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Relationship breakdown in the context of a personal injury claim

Tragically, the impact of an injury is almost never felt solely by the injured person themselves. The ripple effect is often felt by partners, children, the wider family, friends and colleagues. 

The early days post-injury are often occupied by initial treatment, hospital visits, discharge planning, sometimes without much time to begin the process of adjusting to and coming to terms with the injury and what it means not just for the injured person, but for those around them. Equally, even with extensive care and support packages in place, often family still contribute in terms of caring for the injured person whilst at the same time normally receiving little to no formal support themselves. 

The grief and trauma of coming to terms with the loss of who that person was pre-injury may very often be completely overwhelming. With no formal support, plus the impact of having to care for an injured loved one, it's not hard to appreciate the scale of that challenge. This is further complicated by the fact that the injured person may lack insight into their injury, whilst their injury has completely altered all sense of 'normal' family life as it was before.

In a 2018 report into the findings of their study into relationship changes after brain injury, Headway concluded that relationship breakdowns after brain injury were attributed to a lack of understanding about brain injury, having less time to see one another and challenges of managing the effects of brain injury. Whilst those findings are in the context of head injury specifically, it isn’t difficult to see how any sort of injury could cause challenges to relationships.

As a serious injury solicitor, I must be alive to the issue of potential relationship breakdown in the context of a personal injury claim and, therefore, how I can best support clients and provide the most comprehensive advice as, in many cases, the possibility of relationship breakdown has potential implications that a claimant must be aware of. For example, if an injured person’s care claim is, either in part or entirely, based on their partner providing care, if their relationship was to break down then their claim for care would then need to be presented differently and it could, possibly, increase its value. There may also be considerations in terms of any accommodation claim.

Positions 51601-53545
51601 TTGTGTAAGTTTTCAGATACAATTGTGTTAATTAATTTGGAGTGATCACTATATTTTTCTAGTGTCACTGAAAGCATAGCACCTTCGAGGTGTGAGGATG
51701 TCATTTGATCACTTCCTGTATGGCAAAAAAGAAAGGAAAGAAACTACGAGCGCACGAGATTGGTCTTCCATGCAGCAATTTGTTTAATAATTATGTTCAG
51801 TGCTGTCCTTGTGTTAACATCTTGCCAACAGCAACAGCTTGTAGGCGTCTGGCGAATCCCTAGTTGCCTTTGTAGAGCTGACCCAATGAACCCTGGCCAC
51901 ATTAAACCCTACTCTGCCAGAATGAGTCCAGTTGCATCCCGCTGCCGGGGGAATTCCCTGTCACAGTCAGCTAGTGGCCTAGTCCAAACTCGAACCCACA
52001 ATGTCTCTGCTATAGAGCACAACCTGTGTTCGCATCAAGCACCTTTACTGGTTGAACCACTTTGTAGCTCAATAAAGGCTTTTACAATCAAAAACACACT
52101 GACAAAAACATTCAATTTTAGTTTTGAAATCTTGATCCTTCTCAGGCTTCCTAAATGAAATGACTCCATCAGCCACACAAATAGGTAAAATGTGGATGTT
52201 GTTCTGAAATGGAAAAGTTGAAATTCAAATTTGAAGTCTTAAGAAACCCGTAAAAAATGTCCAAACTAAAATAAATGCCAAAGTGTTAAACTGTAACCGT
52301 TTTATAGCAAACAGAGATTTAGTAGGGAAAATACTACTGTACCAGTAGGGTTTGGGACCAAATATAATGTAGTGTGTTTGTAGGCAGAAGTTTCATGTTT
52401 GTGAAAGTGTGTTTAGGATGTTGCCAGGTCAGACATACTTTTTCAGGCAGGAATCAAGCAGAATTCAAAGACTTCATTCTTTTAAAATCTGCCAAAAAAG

It is of course impossible to predict every eventuality, but if an injured person clearly expresses issues in their relationship, which are possibly reiterated in records too, then it may be considered appropriate to address the issue with them by way of formal advice. A claimant in these circumstances should understand the effect relationship breakdown could potentially have on their case. This of course needs to be done with sensitivity and discreetness. Equally, the advice should never influence any decision that a claimant and their partner ultimately make about their circumstances.

There are other practical considerations that a claimant should be aware of. Awards of damages are not automatically ring-fenced in the event of relationship breakdown, and so any claimant may want to consider how they want to protect their potential settlement depending on their relationship circumstances.

Sarah Balfour, a partner in our family team, explained that upon divorce some heads of loss within a personal injury claim can be more 'vulnerable', including past losses, future loss of earnings and pension. Damages received in relation to, for example, future care and therapy, are usually less open to attack but it depends on the circumstances. 

Ultimately, if a married claimant was to divorce and they couldn't agree financial arrangements between them, then the court would decide the terms. The court has a very broad discretion, but the important point is that any and all damages, in theory, received in any personal injury settlement, are potentially open for consideration in such proceedings. Consideration should always be given in the final settlement order as to the breakdown of the final settlement so that the court is aware of what was awarded for each head of loss. 

There are other options for claimants to consider, including a pre or post nuptial agreement setting out how assets, including any current or future damages award, would be divided in the event of separation. Whilst these documents are not strictly binding in current law, if entered correctly, they can be very persuasive to the family court.

It's therefore essential that claimants receive comprehensive advice about this issue and not just the effect on their personal injury claim, but also the practical considerations that they may want to think about in terms of managing and protecting any potential award post settlement.

Find out more about Irwin Mitchell's expertise in helping people affected by serious injuries and their families at our dedicated serious injury section.